Chromosomal microarray (CMA) is a powerful cytogenomic tool for detecting subtle gains of DNA as small as 400 kb and losses of DNA as small as 200kb. CMA can detect abnormalities in known microdeletion and microduplication syndrome regions, as well as submicroscopic abnormalities that may be missed by standard and high resolution chromosome analysis.
Features of the 180K CMA
- High resolution array containing 180,000 oligonucleotide features
- Follows the International Standard Cytogenomic Arrays (ISCA) consortium guidelines for chip design
- Features are spaced ~16 kb along the backbone of the genome
- Increased coverage in disease regions
- Targeted coverage of 500+ OMIM disease genes, microdeletion/microduplication syndrome regions, and subtelomeres
- Abnormalities detected at a resolution of 100-200 kb
- Two different software platforms available for analysis to increase overall accuracy and for quality control
- All autism referrals cross-referenced with current autism databases for the most up-to-date copy number associations
- Confirmation studies performed on abnormal cases
- Colorado Genetics Laboratory recommends parental testing be considered when a genomic imbalance is detected by chromosomal microarray. If parental testing will help clarify the clinical significance of the imbalance, it will be offered at no charge. Otherwise, parental testing is available as a separate test for an additional charge.
A recently published consensus statement by International Standards for Cytogenomic Arrays Consortium recommends CMA should be the first tier test for individuals with developmental disabilities, intellectual disabilities, autism spectrum disorders, or multiple congenital anomalies. CMA testing is also indicated for individuals with seizures and other developmental problems for which a genomic basis is suspected.
CMA involves extraction of the patient's DNA from peripheral blood white cells, labeling of the DNA, and hybridization to the CytoChip oligo microarray. A laser scanner detects the signal from the CMA slide, and interprets gains and losses relative to a normal control DNA using BlueFuse software. The CMA assay performs a comparison between the patient and control to confirm any gains or losses. Finally, fluorescence in situ hybridization analysis is performed, if necessary, to confirm the abnormality detected.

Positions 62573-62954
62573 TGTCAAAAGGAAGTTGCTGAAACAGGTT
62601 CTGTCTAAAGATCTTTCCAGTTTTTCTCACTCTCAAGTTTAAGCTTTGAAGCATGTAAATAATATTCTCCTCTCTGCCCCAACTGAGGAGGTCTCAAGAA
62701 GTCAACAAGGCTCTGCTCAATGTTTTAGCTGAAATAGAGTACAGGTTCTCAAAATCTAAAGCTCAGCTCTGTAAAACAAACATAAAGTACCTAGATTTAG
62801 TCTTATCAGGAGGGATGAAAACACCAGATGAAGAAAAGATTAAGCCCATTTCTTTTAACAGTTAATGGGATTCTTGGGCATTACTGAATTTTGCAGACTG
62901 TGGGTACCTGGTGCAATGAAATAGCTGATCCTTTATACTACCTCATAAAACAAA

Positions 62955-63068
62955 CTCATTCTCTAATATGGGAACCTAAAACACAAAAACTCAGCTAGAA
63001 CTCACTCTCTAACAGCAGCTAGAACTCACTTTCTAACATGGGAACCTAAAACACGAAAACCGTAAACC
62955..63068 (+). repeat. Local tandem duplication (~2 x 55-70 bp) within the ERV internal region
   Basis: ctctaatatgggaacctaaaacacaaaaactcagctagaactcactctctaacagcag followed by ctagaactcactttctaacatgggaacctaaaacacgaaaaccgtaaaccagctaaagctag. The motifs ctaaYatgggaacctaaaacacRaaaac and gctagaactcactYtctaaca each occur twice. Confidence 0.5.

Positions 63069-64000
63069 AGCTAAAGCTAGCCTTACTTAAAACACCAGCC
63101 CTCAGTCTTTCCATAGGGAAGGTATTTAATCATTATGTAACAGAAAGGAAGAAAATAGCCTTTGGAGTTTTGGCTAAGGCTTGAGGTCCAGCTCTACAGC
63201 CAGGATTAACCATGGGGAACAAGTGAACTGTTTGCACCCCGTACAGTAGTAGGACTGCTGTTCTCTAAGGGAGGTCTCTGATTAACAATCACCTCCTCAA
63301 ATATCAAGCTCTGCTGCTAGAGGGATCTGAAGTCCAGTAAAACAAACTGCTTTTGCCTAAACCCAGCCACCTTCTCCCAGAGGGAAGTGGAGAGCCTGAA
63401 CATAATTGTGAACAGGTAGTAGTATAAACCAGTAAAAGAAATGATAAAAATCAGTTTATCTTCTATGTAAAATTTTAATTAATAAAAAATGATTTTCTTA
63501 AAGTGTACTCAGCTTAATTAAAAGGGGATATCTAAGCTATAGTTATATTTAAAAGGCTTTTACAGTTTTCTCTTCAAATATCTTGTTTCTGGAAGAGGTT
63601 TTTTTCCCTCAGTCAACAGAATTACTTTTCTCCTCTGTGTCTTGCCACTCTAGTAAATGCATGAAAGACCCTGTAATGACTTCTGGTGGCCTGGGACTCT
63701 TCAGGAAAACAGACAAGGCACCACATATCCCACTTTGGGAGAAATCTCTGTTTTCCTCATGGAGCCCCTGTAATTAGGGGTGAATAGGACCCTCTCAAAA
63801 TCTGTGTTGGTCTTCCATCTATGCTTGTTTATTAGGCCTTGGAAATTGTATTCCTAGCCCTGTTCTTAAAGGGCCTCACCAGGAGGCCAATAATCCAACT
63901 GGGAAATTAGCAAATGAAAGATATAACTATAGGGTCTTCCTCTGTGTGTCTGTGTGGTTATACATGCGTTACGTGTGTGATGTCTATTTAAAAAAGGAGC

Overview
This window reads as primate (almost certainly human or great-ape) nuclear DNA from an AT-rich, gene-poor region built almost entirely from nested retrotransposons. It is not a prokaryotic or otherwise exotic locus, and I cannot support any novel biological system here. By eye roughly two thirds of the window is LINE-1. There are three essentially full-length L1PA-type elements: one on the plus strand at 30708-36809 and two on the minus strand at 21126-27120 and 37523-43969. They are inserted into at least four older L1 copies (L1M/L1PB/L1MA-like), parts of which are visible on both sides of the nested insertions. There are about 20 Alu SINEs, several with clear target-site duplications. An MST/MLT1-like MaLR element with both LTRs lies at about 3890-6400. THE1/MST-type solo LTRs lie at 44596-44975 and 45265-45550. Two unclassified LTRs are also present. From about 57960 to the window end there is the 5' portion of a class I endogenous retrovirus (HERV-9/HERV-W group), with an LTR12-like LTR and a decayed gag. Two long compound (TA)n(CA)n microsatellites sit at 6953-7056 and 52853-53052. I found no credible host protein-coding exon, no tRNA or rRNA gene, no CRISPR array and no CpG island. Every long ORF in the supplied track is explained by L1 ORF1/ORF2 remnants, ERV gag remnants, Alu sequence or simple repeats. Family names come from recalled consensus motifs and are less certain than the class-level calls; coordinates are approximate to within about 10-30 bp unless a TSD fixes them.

CMA will not detect balanced rearrangements (i.e., inversions, translocations) or very low level mosaicism. It will also not detect single gene mutations or single nucleotide mutations/polymorphisms. Abnormalities that are smaller than the resolution of the array also may not be detected.
If clinically relevant, common aneuploidies, such as Down syndrome or Trisomy 18, should be ruled out by chromosome analysis or fluorescence in situ hybridization before CMA testing is pursued.
- Submit peripheral blood in two tubes: a minimum of 2 ml in an EDTA purple top tube and a minimum of 3 ml in a sodium heparin green top tube.
- When 5 ml of peripheral blood cannot be obtained (e.g., in babies), 3 ml peripheral blood in a sodium heparin, green top tube alone is acceptable.
- Label specimen tubes with patient's name and a second identifier.
- Hold specimen at room temperature and transport to the Colorado Genetics Laboratory as soon as possible.
- Submit 3-4 mm2 skin biopsy sample. Collect asceptically in sterile, plastic, screw-top tube filled with sterile transport media.
- Label specimen tube(s) with patient's name and a second identifier.
- Hold specimen at room temperature and transport to the Colorado Genetics Laboratory as soon as possible. Refrigerate specimen if held overnight.
Samples must be accompanied by a completed Test Request Form. Indicate chromosomal microarray testing, and include all pertinent medical and family history and/or a completed Pediatric/Adult Chromosomal Microarray Clinical Information Form.
Manning M, et al., Array based Technology and Recommendations for Utilization in Medical Genetics Practice for Detection of Chromosomal Abnormalities. Genetics in Medicine 12:11:742-745, 2010.